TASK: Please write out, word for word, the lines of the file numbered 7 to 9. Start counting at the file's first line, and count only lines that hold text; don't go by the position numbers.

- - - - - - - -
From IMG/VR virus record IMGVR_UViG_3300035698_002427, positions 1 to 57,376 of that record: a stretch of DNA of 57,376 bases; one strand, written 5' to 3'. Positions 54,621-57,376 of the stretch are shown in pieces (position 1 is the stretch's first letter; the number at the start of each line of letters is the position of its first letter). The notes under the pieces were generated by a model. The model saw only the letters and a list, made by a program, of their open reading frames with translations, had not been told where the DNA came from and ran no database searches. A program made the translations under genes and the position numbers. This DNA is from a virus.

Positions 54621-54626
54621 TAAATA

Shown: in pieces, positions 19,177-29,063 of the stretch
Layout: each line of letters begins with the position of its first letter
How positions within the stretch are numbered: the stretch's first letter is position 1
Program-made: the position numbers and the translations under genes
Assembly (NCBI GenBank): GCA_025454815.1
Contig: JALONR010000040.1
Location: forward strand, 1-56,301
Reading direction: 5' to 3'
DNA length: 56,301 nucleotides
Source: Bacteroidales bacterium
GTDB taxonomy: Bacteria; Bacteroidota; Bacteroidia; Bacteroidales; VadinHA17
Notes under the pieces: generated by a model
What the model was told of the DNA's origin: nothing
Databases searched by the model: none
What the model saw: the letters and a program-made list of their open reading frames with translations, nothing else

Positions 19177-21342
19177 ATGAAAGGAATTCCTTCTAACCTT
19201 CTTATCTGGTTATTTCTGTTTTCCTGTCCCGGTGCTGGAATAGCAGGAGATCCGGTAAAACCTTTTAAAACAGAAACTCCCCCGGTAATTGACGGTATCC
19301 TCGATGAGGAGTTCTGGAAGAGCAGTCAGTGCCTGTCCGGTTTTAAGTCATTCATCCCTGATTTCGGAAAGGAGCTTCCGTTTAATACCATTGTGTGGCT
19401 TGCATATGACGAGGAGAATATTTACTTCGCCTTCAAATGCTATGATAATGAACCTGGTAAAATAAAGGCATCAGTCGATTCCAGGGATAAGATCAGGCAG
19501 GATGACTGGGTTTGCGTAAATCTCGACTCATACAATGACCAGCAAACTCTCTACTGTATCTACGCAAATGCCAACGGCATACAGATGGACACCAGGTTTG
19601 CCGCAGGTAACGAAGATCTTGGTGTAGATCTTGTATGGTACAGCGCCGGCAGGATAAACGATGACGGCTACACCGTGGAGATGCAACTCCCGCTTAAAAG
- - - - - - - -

Program-made: the position numbers and the translations under genes
Assembly (NCBI GenBank): GCA_025454815.1
Contig: JALONR010000040.1